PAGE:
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Community and Independent Doukhobors Join in the Funeral


Divinity Claimed for Dead Leader, Whose Name Is Now "Lordly"

[ Verigin's funeral procession moves to his burial site above Brilliant, Unknown, UBC Special Collections 14-32 ]

With great banners preceding the coffin, with bright flowers and small evergreen trees held aloft by young Doukhobor girls and boys, with solemn chanting and quiet weeping, Peter Wasilevich Verigin, now to be known as Peter Lordly, was carried to his grave on a hill overlooking the great natural amphitheater that holds the headquarters of his people at Brilliant, in the presence of over 7,000 people, yesterday.

Since his body had been brought home from Grand Forks, following the explosion in the Kettle Valley which ended his life last Wednesday morning, it had lain in state in his house near the railway station at Brilliant.

From early morning to nearly 1 o'clock the members of the Christian Community of Universal Brotherhood, limited, were drawn up in orderly groups in the square outside the house in which lay the body of their leader, while thousands of others, including independents, formed a great crowd. Each one of the six groups, which represented a Doukhobor "village" or community building housing from 50 to 60 people, sang its own songs of mourning for Peter Verigin.

To the left of the house stood a large group of young girls in their brightest shawls and headkerchiefs, holding aloft, hour after hour, stiff bouquets of gay autumn flowers, while they sang their slow, solemn chants. To their left again stood the young boys, holding small evergreen trees, some of them with one gay flower tied to a bough, high above their heads. On the verandah were grouped the relatives and closest friends, also chanting slowly.

The slow, measured cadences of the different songs blended in the open air into one great minor harmony, that swelled in volume and sank again like a great organ or the notes of a Gregorian chant.

Many From Nelson, Trail, Rossland

From noon on, for over an hour, the 750 people who had gone to Brilliant from Nelson, Trail and Rossland to attend the funeral went in a slow procession through the house of death, on the invitation of the Doukhobor leaders, to catch their final glimpse of the late Doukhobor president and spiritual head, while the groups outside kept up their steady chanting.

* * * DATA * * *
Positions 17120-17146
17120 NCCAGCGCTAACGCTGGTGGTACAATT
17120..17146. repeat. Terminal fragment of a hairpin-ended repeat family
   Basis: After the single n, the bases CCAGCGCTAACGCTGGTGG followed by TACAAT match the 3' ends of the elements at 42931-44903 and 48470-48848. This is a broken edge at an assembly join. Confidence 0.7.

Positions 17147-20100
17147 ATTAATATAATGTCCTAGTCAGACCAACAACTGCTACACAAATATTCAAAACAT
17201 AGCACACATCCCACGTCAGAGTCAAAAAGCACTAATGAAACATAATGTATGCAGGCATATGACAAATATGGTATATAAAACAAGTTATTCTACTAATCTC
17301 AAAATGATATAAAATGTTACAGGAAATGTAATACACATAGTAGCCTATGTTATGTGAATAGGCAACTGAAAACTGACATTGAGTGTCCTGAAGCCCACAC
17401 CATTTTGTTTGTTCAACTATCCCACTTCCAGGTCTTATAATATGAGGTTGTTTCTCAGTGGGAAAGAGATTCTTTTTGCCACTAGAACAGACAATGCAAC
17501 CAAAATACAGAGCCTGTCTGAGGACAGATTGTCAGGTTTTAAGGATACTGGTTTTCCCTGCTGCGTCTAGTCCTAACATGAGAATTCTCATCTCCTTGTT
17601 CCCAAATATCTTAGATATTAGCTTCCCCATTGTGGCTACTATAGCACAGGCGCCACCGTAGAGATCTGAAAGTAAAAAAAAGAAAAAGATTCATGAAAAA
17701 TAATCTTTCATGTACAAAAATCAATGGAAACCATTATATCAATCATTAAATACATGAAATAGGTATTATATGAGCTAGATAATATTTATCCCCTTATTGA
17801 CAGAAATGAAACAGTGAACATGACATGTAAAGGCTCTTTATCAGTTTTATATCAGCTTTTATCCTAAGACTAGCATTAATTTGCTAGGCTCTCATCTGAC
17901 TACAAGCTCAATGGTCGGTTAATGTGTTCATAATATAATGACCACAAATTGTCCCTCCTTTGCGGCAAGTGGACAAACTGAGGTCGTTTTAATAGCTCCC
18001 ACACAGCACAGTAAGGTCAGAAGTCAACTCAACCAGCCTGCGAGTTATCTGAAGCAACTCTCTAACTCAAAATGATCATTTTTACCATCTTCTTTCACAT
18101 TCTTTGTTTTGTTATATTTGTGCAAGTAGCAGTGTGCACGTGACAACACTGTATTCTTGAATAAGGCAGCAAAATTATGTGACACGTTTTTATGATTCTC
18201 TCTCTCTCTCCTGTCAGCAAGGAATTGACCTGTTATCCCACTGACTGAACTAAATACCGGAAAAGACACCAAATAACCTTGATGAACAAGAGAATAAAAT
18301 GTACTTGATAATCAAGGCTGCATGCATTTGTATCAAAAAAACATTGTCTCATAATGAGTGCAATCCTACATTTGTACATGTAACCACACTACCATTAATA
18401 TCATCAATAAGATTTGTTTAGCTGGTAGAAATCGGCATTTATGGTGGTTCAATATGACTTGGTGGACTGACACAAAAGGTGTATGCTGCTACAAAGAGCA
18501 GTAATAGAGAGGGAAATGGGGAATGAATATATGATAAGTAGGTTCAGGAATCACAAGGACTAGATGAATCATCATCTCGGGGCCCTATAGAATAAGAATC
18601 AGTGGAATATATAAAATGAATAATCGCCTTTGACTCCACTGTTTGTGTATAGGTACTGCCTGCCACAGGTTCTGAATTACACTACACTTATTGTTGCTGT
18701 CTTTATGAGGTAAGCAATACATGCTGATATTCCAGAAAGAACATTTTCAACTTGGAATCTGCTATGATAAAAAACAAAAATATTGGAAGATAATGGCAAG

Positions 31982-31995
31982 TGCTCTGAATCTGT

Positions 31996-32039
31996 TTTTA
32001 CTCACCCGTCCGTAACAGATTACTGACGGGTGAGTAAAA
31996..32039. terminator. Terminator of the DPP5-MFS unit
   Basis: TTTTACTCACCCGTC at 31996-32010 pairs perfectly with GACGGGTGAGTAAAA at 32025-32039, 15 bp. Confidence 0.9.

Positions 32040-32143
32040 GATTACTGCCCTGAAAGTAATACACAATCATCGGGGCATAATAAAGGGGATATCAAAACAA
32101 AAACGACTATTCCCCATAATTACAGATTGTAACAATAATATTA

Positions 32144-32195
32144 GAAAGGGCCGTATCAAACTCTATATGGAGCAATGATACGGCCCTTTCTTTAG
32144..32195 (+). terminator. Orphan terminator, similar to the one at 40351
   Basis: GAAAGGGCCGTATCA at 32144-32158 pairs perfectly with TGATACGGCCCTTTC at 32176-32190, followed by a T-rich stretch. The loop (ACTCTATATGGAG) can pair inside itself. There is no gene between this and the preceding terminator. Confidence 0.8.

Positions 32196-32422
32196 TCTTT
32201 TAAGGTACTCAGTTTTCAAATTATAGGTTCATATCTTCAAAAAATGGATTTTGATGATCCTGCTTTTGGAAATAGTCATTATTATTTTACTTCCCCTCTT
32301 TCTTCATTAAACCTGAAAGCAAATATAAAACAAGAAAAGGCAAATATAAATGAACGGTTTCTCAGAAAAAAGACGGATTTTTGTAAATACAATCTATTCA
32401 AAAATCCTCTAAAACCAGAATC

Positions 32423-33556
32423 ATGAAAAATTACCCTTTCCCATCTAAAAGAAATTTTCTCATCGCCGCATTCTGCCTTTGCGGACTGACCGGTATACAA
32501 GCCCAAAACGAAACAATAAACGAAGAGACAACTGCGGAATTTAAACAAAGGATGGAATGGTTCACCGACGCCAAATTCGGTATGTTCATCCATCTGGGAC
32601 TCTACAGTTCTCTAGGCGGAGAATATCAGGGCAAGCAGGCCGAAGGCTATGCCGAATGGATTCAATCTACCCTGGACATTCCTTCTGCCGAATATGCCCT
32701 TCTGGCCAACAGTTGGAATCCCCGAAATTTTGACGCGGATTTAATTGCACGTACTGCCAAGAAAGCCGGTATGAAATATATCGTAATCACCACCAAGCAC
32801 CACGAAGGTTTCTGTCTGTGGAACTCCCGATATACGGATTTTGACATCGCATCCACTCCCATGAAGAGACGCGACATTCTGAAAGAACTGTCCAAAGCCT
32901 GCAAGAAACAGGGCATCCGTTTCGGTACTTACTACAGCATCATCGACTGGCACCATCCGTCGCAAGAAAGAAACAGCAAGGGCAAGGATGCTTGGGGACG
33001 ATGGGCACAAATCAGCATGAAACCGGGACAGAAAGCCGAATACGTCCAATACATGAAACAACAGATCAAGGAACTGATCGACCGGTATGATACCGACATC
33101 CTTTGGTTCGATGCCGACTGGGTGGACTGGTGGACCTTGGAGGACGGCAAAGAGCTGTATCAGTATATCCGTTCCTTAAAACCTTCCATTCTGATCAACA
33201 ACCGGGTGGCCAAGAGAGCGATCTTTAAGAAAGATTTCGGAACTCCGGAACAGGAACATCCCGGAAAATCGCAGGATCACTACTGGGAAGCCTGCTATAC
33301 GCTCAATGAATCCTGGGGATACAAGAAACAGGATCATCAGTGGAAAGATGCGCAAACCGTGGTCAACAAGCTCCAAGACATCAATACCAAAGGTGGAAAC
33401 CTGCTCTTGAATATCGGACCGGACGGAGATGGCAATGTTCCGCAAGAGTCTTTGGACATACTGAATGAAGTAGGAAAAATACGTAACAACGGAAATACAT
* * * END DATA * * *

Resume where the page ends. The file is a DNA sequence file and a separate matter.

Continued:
In the meantime two great banners, one with a Russian and one with an English inscription, in gold lettering on blue ground were brought to the front of the house. Each was held aloft on long, slender poles wound with green ribbons, one pair of which was topped with small sheaves of wheat. On each was painted a white dove, with the lettering "The Emblem of Peace" beneath. Under this again, in large letters, were the words "Toil and Peaceful Life. Peter Lordly (Verigin)."

When the coffin was finally carried from the house, a great wailing broke forth from both men and women, who again and again bowed down, touching their foreheads to the ground.

Then Annastasia Verigin, a niece of the dead man, recited a psalm in Russian from the steps of the house.

Larion Verigin, nephew of the dead leader, then read the following biography of Peter:

Peter as Christ-Savior

"Peter Lordly was born in the holy spirit and descended to us as Christ-Savior from Heavenly Father for salvation of our souls. He possessed in the beginning of his life as lamb of God, meekness and kindness. He relied during his life upon the will of Almighty Father. The Heavenly Father had been always with him. He never feared any human race enemies, and was calling all the people to peaceful life and brotherhood, as children of one Father, God.

"He considered absolutely impossible to kill people under any pre- tense of czar's or king's laws. Moreover, the military service had been always rejected by all strength of his intellectuality, so that there will be no more wars in human beings. Therefore, in order to put an end to fratricide wars of all the people, he offered to the Doukhobors to burn guns-firearms at Cowkas in the year of 1895, on the day of Peter and Paul, holy apostles, so that all people should occupy themselves with honest labor, agriculture and peaceful life. His last will was to affirm forever lawful Doukhobor community faithon these two commandments, toil and peaceful life.

"Peter Wasilevich Lordly had been trying to lead a moral, noble, sober life in all respects in the Doukhobor community. He wakefully endeavored to advise his people to arrange their life on the Christianity—and not to raise up horn of untruth from Cain on all subjects of worldly temptations.

Taugh Vegetarianism

"He had erected dwelling houses with good dining rooms for vegetarian substance in a practical way as best architecture could for the Doukhobors, because we all Doukhobors do not kill animals for food purposes, and we do not comply with military service. This is in order not to violate the testament of Christ, which creed as God's law has been fulfilled by Peter Lordly, our great leader. We are going to keep up the holy rule of Peter Lordly through our life, about whom we today are weeping with tears and hearty sorrowfulness of unexpected death that happened on train accident which caused us to be without dearly loved leader, Peter Lordly, who cannot be replaced to us and the rest of humanity.